Monday, March 26, 2007

The ED Sonnets: Room 7

“We’re here on holiday.” The husband’s wan.
They’re Swedish, twenty-five-ish, tall and fair;
he sits beside the bed and strokes her hair.
“We’d just learned I was pregnant: now it’s gone,
the baby.” She seems calmer than her mate,
although that may be shock. “It’s very sad:
so strange to lose this child we barely had.”
Her voice is dreamy, slurred: they’ve medicat-
ed her for pain, no doubt. “We’ll try again,”
her husband says. She reaches up to kiss
his hand. I tell them, “Recognize your grief
and honor it: make room for mourning when
you feel the need. Some people will dismiss
this loss. It’s real, despite their disbelief.”


  1. I think you should teach a class on How To Say The Right Thing. My training prepared me for all the clinical aspects of the job, and we did have a few good classes on death notifications and how to deal with family during resuscitations, but there wasn't a lot of instruction on what to say in the less critical situations. On what to say when people are sick and hurting, beyond, "We're taking good care of you."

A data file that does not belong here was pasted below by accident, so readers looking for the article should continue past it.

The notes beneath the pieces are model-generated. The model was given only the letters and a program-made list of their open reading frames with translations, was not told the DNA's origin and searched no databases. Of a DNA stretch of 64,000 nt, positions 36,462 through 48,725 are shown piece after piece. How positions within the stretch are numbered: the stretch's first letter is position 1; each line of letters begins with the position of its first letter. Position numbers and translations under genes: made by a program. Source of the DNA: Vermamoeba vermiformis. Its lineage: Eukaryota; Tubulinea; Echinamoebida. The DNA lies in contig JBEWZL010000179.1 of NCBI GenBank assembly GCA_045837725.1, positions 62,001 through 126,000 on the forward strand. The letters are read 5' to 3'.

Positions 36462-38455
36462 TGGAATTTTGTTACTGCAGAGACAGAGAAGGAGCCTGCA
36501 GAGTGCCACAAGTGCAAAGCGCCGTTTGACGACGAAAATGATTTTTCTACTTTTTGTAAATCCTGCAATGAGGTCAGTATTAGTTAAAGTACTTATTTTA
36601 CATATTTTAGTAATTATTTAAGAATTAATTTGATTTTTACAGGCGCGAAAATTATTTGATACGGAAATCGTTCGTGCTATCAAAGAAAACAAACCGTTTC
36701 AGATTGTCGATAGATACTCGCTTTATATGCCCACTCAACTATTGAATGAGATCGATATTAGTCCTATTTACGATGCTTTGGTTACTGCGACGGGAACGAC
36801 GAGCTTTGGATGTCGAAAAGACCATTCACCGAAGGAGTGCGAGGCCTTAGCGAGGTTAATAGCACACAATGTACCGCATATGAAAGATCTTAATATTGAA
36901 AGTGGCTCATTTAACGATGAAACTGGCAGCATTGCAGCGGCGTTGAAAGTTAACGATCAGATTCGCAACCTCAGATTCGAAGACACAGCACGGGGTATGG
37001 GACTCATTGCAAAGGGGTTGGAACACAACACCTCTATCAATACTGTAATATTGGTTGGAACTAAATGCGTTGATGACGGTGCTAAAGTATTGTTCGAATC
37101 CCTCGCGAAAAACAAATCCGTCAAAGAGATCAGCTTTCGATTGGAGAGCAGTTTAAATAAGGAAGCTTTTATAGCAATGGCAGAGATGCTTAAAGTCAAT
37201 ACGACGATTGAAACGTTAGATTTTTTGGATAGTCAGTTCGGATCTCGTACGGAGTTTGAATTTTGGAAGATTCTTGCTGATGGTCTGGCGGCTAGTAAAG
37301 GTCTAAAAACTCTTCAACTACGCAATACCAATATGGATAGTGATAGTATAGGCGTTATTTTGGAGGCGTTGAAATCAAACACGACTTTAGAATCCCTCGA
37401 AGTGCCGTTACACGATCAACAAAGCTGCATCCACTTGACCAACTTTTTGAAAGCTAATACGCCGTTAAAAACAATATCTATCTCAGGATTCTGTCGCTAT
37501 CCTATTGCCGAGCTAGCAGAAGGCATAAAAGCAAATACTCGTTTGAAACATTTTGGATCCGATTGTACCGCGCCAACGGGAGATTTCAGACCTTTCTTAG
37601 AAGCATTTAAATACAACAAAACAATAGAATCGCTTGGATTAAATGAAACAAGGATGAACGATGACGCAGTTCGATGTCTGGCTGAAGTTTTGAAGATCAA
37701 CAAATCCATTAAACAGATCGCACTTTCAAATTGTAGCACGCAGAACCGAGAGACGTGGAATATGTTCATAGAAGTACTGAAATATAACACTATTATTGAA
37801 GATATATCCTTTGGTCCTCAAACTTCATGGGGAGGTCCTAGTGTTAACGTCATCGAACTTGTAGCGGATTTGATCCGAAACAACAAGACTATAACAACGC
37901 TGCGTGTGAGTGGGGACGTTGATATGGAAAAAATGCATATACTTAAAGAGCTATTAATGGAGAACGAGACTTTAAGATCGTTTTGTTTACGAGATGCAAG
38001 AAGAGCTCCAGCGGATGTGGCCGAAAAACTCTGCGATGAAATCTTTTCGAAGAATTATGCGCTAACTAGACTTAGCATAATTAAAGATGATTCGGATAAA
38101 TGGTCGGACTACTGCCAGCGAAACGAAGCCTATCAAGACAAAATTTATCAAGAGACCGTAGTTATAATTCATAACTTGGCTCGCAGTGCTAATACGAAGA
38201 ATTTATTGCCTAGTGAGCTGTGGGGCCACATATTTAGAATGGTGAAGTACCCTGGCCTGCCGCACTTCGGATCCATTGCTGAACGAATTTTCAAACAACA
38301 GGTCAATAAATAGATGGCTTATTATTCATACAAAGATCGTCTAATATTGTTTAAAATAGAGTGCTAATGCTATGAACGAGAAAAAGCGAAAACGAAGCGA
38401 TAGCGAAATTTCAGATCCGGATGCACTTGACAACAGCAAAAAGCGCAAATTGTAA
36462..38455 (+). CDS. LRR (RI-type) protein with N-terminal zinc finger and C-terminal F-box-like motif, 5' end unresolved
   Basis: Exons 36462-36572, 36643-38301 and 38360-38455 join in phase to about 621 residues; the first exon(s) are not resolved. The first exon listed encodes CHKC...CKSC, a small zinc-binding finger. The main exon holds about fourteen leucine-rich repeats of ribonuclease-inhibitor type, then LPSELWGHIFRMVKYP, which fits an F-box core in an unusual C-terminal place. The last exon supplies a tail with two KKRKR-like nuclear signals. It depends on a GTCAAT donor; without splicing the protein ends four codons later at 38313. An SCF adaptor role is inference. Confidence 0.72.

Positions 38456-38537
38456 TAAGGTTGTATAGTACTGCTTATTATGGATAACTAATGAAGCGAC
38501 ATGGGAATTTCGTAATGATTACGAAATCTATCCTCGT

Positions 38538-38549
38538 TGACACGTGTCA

Any recommendations for good books to read?

    (It's not that I feel BAD at talking to people so much as I feel that I could be a lot BETTER.)

  2. pdx -- Thank you! In many situations, I could be a lot better, too; it's a constant learning process.

    I can't think of books, no, although I'm sure there are some; most of what I've learned has come either from talking to people who've gone through the experiences or, believe it or not, from the Internet. There are a lot of excellent websites devoted to grief, loss, and chronic illness.

    In the case of miscarriage and stillbirth, I found the many "Top Ten Things NOT to Say to Grieving Parents" lists extremely useful. But I also got to eavesdrop once on a chaplain who'd had a miscarriage herself and was talking to a woman who'd just had one, and that certainly helped!

  3. That's so sad. You did a great job helping them. I hope they had tons of support when they got home to help heal further. Bet they never want to visit the states again, too many memories.



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